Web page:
Offset mortgages offer a smart way to leverage your savings. It's a win-win for you – less interest to pay and a quicker route to becoming mortgage-free.

Offset mortgage rates

You'll find that offset mortgage rates can significantly impact your loan repayments, making it essential to understand how they're determined. These rates are influenced by various factors, including the Bank of England base rate, the lender's individual policy, and the overall economic climate.


Offset mortgage rates are usually variable, though not always and there are fixed options too, meaning they can increase or decrease over the term of your loan. If the rates go up, you'll end up paying more each month. However, if they decrease, you'll benefit from lower repayments. 


Despite the risk, offset mortgages can offer substantial savings, particularly for higher-rate taxpayers or those with sizeable savings. The reason is simple: instead of earning interest on your savings, you're reducing the amount of mortgage interest you're charged. This can often result in a higher 'return' than you'd get from a savings account.

Offset fixed rate mortgage

While variable rates characterise the typical offset mortgage, there's an alternative option to consider: the offset fixed rate mortgage. This type of mortgage allows you to enjoy the benefits of an offset mortgage while having the certainty of a fixed interest rate.


Imagine knowing exactly what your mortgage repayments will be each month. No surprises, no stress over potential rate increases. That's the security an offset fixed rate mortgage offers. You still have the opportunity to offset your savings against your mortgage balance, reducing the interest you pay.


But how does it work? Just like a standard offset mortgage, you link your savings account to your mortgage account. The difference? The interest rate remains the same for a set period, regardless of changes in the market.


An offset fixed rate mortgage can offer a balance of security and potential savings. It's certainly worth considering if you want to make your money work smarter.

Offset tracker rate mortgage

Shifting gears, let's delve into the concept of an offset tracker rate mortgage, a unique form of mortgage where the interest rate tracks a specific benchmark, typically the Bank of England base rate. In essence, your mortgage rates adjust in line with this benchmark, often plus a certain percentage.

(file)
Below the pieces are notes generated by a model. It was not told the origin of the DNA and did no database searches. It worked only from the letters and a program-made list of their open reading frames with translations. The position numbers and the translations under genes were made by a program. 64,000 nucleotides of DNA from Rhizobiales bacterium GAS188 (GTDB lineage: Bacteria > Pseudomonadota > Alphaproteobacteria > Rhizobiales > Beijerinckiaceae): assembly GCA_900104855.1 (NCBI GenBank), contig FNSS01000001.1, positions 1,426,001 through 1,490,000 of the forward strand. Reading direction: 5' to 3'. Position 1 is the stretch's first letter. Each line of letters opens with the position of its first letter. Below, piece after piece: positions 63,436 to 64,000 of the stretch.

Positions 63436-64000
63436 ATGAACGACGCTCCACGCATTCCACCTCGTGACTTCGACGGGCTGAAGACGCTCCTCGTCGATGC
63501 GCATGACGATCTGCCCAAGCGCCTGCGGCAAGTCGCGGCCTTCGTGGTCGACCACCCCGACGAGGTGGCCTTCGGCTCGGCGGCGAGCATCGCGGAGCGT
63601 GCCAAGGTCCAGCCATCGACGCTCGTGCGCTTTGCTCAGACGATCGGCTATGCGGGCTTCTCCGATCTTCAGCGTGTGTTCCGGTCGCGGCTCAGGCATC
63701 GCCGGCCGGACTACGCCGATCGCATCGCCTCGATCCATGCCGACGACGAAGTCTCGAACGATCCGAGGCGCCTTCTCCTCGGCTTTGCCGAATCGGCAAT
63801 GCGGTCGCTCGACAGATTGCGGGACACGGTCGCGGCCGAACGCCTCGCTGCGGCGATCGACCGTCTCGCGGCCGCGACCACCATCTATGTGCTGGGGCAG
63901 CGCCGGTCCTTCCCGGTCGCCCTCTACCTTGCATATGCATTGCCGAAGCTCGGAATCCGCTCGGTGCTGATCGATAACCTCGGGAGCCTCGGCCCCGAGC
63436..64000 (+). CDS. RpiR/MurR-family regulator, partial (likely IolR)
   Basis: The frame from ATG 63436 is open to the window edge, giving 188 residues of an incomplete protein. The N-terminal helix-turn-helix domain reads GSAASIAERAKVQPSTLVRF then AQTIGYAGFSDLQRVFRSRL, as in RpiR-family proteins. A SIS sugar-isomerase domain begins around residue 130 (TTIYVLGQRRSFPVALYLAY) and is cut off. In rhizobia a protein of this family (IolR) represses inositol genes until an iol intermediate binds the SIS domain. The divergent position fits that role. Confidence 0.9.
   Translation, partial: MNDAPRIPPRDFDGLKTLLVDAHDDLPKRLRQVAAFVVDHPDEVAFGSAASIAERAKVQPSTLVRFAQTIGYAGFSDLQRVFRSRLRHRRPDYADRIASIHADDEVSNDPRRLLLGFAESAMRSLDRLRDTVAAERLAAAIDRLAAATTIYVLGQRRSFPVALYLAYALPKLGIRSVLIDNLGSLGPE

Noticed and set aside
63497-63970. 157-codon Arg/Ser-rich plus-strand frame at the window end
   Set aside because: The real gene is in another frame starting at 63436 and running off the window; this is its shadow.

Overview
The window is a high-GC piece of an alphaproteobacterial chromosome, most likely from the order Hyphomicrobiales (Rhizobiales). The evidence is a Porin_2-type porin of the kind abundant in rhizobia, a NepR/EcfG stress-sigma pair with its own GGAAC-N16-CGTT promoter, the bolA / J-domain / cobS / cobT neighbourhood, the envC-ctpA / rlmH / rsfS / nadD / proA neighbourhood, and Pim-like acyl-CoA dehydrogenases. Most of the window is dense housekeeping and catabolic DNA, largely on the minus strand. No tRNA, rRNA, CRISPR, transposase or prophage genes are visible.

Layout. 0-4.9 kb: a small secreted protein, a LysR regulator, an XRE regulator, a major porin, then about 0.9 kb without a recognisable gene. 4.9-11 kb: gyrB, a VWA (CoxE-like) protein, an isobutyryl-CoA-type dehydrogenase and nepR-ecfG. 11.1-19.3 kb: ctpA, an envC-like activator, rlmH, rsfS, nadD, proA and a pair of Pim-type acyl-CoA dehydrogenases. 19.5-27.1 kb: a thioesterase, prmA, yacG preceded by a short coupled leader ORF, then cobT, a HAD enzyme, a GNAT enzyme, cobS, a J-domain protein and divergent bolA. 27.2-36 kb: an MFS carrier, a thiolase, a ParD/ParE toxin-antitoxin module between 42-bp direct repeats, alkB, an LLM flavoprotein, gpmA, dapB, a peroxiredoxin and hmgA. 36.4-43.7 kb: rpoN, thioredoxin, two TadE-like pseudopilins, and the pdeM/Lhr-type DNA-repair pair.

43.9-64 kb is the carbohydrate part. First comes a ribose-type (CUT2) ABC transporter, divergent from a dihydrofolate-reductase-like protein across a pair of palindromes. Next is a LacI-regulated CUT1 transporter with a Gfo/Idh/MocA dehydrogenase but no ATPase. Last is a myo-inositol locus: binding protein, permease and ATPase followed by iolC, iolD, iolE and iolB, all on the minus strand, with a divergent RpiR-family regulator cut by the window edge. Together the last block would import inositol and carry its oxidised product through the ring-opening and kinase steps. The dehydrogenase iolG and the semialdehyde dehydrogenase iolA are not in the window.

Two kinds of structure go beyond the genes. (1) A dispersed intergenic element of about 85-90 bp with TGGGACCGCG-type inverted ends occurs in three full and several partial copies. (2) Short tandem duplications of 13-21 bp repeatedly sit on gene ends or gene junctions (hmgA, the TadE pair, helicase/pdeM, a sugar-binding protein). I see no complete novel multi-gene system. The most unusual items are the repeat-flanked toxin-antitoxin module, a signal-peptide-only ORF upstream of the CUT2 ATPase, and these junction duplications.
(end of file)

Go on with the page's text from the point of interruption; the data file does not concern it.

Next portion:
Now, you might be wondering why you'd opt for this type of mortgage. The key benefit lies in its potential for savings. If the base rate falls, your interest payments decrease too. This flexibility can make an offset tracker mortgage quite appealing, especially in a low rate environment.


But here's the catch. When rates rise, your mortgage payments will increase correspondingly. It's unpredictable, so you need to be prepared for fluctuations in your monthly outgoings.


Pros and cons of an offset mortgage

Now, let's weigh the advantages and disadvantages of an offset mortgage to help you better understand its potential impact on your financial situation.


On the plus side, an offset mortgage can save you a substantial amount in interest payments. It's simple - the more savings you offset against your mortgage, the less interest you'll pay. Additionally, you'll likely pay off your mortgage sooner as you're effectively overpaying each month. You also still have access to your savings if you need them, providing a great deal of financial flexibility.


However, it's not all sunshine and roses. Offset mortgages often come with higher interest rates compared to standard mortgages, so you'll need a sizable amount of savings to make it worth your while. They're also more complex than standard mortgages, which might be off-putting if you prefer simplicity. Some banks impose a minimum amount you must offset, so you'll need to ensure you can meet this requirement.

Award Winning Mortgage Broker, Carlisle & Dumfries.